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11 PHILADELPHIA PHILLIES
Steve Wulf
April 15, 1985
The top line of the eye chart—E—was also the bottom line for the Phillies in '84. They were the Whoops Kids. Four times they made five or six errors in one game, and in one of those, the losing run was balked home. They turned fewer DPs than any team in baseball (112), and only two clubs made more errors. There were 33 E-6s, 33 E-4s and 31 E-5s.
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April 15, 1985

11 Philadelphia Phillies

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Pos.

Player (Bats)

Versus Lefty

Versus Righty

Grass Surf.

Artif. Surf.

Men On

Bases Empty

Scor. Pos.

Press. Sit.

1B

JOHN RUSSELL (R)

Rookie

2B

JUAN SAMUEL (R)

.276

.271

.317

.256

.263

.278

.252

.228

SS

STEVE JELTZ (L/R)

Rookie

3B

MIKE SCHMIDT (R)

.246

.286

.271

.279

.277

.276

.273

.301

LF

JEFF STONE (L)

.389

.359

.343

.367

.362

.362

.333

CF

VON HAYES (L)

.234

.307

.285

.295

.284

.299

.247

.253

RF

GLENN WILSON (R)

.264

.227

.202

.253

.224

.254

.218

.176

C

OZZIE VIRGIL (R)

.252

.264

.246

.267

.252

.269

.246

.262

The top line of the eye chart—E—was also the bottom line for the Phillies in '84. They were the Whoops Kids. Four times they made five or six errors in one game, and in one of those, the losing run was balked home. They turned fewer DPs than any team in baseball (112), and only two clubs made more errors. There were 33 E-6s, 33 E-4s and 31 E-5s.

"It was embarrassing," says third baseman Mike Schmidt, who made 18 errors before the All-Star break, but only eight afterward. "It was as if we had a disease."

"The defense will have to improve if we're to be contenders," says new manager John Felske. "I think it will. I hope it will."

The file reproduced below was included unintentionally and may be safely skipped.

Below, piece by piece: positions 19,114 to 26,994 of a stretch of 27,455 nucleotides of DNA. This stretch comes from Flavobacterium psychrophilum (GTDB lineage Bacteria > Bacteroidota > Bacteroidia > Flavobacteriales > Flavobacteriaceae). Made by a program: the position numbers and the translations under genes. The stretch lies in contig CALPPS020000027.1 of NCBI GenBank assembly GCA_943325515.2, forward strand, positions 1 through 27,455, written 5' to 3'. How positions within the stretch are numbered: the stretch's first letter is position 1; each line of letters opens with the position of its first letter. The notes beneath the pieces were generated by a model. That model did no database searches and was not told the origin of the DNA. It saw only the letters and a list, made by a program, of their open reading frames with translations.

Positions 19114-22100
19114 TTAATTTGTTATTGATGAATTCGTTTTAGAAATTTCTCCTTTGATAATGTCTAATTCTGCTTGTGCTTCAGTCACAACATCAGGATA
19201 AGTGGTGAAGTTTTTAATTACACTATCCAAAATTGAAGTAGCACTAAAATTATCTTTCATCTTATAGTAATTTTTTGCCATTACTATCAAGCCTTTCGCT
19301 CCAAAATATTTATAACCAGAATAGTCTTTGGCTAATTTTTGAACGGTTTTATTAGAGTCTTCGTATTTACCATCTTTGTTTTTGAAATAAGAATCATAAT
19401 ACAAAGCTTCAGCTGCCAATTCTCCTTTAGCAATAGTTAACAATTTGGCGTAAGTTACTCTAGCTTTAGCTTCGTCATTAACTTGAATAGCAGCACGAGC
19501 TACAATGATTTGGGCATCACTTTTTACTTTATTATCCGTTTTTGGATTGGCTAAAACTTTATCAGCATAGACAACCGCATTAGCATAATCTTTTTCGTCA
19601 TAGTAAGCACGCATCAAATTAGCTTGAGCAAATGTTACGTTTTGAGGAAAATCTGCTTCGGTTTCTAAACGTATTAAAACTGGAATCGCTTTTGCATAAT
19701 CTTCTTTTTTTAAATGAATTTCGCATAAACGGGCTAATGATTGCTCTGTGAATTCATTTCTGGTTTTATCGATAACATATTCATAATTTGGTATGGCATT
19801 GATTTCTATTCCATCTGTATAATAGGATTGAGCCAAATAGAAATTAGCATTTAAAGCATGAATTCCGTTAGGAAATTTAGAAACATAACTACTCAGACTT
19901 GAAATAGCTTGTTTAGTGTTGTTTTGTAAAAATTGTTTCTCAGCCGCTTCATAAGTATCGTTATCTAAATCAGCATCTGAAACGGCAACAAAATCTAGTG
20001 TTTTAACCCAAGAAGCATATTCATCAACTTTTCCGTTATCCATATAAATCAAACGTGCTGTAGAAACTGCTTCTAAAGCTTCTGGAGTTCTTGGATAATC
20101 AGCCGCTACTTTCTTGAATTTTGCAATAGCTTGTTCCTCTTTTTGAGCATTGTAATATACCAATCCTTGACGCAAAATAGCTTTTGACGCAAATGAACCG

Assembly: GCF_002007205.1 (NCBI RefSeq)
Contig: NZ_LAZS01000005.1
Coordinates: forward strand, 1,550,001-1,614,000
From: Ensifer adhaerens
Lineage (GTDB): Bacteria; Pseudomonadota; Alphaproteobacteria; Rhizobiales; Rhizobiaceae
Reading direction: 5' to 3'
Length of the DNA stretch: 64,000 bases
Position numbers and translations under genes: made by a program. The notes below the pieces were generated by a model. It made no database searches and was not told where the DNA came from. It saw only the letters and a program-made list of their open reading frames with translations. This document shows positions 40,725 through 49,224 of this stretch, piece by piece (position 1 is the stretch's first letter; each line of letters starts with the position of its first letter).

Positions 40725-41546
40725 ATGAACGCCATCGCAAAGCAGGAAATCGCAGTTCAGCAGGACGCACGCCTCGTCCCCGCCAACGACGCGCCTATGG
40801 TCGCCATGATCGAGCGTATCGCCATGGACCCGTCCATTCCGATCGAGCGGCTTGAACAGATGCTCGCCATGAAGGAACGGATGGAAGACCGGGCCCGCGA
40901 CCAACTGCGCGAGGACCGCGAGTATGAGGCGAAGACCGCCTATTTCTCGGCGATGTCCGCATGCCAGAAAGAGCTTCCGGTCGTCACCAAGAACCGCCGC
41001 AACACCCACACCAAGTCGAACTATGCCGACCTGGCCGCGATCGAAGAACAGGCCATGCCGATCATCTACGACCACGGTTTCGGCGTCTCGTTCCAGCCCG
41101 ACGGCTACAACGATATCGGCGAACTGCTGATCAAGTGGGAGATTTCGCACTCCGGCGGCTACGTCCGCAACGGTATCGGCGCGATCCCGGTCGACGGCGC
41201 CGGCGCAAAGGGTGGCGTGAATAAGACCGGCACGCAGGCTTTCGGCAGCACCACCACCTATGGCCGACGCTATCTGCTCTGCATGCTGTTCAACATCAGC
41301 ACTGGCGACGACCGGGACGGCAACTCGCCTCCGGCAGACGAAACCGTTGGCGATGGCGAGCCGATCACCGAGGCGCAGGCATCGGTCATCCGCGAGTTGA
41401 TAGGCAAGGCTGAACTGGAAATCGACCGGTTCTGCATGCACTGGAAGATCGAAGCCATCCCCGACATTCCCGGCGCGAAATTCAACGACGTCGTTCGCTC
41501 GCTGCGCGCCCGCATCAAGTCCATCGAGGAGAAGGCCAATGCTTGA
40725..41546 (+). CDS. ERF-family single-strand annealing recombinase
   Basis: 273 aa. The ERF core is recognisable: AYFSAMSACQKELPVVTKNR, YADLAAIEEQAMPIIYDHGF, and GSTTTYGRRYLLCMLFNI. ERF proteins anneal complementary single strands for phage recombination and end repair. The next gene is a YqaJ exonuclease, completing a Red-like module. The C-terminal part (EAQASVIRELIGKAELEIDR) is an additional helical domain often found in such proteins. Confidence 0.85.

Nobody's pointing any fingers at, say, second baseman Juan Samuel or shortstop Ivan DeJesus, but the infield was bad. Samuel has been working hard this spring to hone his skills. The Phillies solved DeJesus's fielding problems by trading him to St. Louis and making Steve Jeltz the regular shortstop.

The funny thing about the Phils is that they have a lot of speed, and defense and speed usually go hand in hand, or hand in foot. "The first three guys in our order," says Felske, "have a chance to steal 250 bases." The leadoff man is leftfielder Jeff Stone, who stole 27 bases in 51 games. Stone is prone to leg pulls, and as an ounce of prevention the Phillies have him wearing tights under his uniform to keep his legs warm. This has made him the object of some witty badinage. "Hey, Stoney, why don't you let your husband hit?" said centerfielder Von Hayes one day during batting practice.

Samuel, pardon his defense, is going to be one of the game's fine players. Last year he stole 72 bases and drove in 69 runs, despite striking out 168 times. If he reduces his Ks to, say, 100, he'll be a .300 hitter.

Hayes, too, is a rising star, and last season he began to live up to the promise that prompted the Phillies to send five players to the Indians for him in 1982. Hitting behind the three naturals is Schmidt, who had 36 homers and 106 RBIs in an off year. After that, though, comes the continental shelf.

The Phillies' pitching is very old—not necessarily bad, but old. Steve Carlton is 40, and as a slight concession to age, he's throwing a screwball. Jerry Koosman, 41, has beaten out some youngsters. John Denny, 32, and Shane Rawley, 29, also get the ball. Al Holland, a.k.a. Mr. T, will have to find his fastball and lose some weight if he's to resume his role as the Phillies' short man. Otherwise, the Phillies will be in Mr. Trouble.

For a general prognosis on the Phillies, we turn to Carlton, who actually spoke one day around the cage. The best way to interview Carlton is to overhear what he says, and then think of a question to go with it. Lefty was in a particularly good mood that day, joking with his teammates, and after someone whiffed, Carlton yelled, "Alllright!"

Steve, how do you think the Phillies will do?

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